For those interested in the function of a luxury sedan with the low-key practicality of a Kia, the Cadenza is a compelling option, details auto writer Greg Rubenstein
For those interested in the function of a luxury sedan with the low-key practicality of a Kia, the Cadenza is a compelling option, details auto writer Greg Rubenstein.
Just over three years ago, North Valley Magazine featured a review of Kia’s then all-new Cadenza flagship. For 2017, Kia has launched its second-generation Cadenza, demonstrating maturity of both the product and this South Korean manufacturer’s product line.
Built on an updated platform that is stronger, lighter, and more rigid than its predecessor, the Cadenza’s fresh body and recalibrated suspension now deliver superior manners, better noise isolation and significantly reduced vibration. Steering precision is also enhanced, providing improved road feel translating into more enjoyment behind the wheel and less driver fatigue.
Under the hood, the Cadenza retains its 290-horsepower, 3.3-liter V6 engine, while the previous six-speed transmission has been upgraded to a multi-mode eight-speed automatic with paddle shifters mounted to a heated steering wheel. Tipping the scale at a relatively lightweight 3,799 pounds, this four-door, five-seat sedan is without high performance pretense, and superbly delivers as a comfortable commuter and long-haul people mover.
While the Cadenza’s role as Kia flagship has been usurped by the unfortunately-named K900, it nonetheless continues to make few compromises. At $45,290, this ride comes ready to play, with high-tech, luxury, and advanced safety features common to premium models costing tens of thousands more.
Heading up the equipment designed to keep driver and occupants safe are nine standard airbags, including driver’s knee, full-length side curtain and dual front and rear seat-mounted side air bags. The Cadenza also offers “intelligent” cruise control with automated distance-keeping and stop-and-go capability, front collision warning with active, autonomous braking, and lane departure warning with active blind spot sensing and intervention. This Kia won’t always drive itself, but it’s autonomous enough to make it nearly distracted driver-proof. Whether this evolutionary path is a good thing will have to be decided through car buyer choice, but few competitors at the price point have as much driver-independent functionality.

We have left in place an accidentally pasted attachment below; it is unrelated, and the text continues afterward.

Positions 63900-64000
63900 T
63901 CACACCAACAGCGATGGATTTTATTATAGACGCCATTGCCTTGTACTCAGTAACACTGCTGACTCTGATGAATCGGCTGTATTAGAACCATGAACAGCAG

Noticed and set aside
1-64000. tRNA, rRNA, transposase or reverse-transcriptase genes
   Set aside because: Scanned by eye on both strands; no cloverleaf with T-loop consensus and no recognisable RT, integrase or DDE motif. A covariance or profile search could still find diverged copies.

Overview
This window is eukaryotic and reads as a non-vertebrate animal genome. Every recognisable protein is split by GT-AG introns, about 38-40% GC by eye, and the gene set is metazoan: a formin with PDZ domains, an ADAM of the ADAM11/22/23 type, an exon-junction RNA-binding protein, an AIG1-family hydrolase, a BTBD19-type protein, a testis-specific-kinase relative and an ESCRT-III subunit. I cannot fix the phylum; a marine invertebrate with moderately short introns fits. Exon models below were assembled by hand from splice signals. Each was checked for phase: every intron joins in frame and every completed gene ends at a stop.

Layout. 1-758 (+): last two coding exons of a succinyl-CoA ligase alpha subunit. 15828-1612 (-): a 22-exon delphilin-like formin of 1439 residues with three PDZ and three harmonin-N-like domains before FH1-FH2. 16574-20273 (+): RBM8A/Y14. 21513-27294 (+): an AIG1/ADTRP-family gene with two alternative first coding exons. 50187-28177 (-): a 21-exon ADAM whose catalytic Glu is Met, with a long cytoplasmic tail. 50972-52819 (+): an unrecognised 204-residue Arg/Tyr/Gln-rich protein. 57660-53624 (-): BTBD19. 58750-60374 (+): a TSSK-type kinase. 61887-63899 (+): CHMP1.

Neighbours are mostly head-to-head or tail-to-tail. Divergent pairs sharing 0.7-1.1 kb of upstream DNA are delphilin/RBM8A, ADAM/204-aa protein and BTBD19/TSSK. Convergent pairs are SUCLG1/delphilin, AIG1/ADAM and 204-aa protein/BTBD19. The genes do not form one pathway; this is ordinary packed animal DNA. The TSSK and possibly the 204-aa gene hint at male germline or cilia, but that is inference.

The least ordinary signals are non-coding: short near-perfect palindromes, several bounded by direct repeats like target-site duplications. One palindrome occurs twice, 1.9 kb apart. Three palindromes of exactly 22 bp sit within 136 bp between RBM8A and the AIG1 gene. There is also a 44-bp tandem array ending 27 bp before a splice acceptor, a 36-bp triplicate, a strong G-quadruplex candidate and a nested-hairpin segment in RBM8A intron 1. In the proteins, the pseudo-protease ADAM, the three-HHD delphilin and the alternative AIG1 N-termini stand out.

Kia claims to have purposely-developed the Cadenza to provide “harmonious human-machine interaction.” Such marketing-speak is typically hyperbole, but in this instance their suite of ergonomic, “intelligently-designed” controls must be experienced to appreciate the efficacy. Highlights exemplifying the capabilities include a multi-function, multi-color head’s up display providing speed, navigation, and local speed limit data, 360-degree multi-mode monitor for worry-free backing, an intelligent trunk that almost magically seems to know when you want it open––and does so automatically––along with a wireless mobile phone charger, automated rain-sensing wipers, and exceptionally-comfy Nappa quilted leather front seats, including 14-way power adjustment for the driver—with four-way lumbar adjustment and power seat extension—and eight-way power adjustment for the front passenger.
Although the Cadenza has much to offer by way of features and functions, where it shines brightest is in curb appeal. Its exterior lines penned at Kia’s California design studio––helping to explain the uniquely-American approach of big, bold, and chrome––the Cadenza is lovely, flowing, and simultaneously audacious. While overall length remains unaltered, the new version is wider, lower, and just a bit stretched between the wheels, providing increased legroom for rear occupants.
Its strikingly-designed LED headlights and taillights, and chiseled, vertical faceted-blade grille complete an upscale appearance, which could easily be mistaken as a high-end offering from any number of luxury marques. For those interested in the function of a luxury sedan with the low-key practicality of a Kia, the Cadenza is a compelling option.
Price (as tested): $45,290
Horsepower: 290-horsepower, 3.3-liter V6 engine
Transmission: Multi-mode eight-speed automatic with paddle shifters mounted to a heated steering wheel.
Weight: 3,799 pounds
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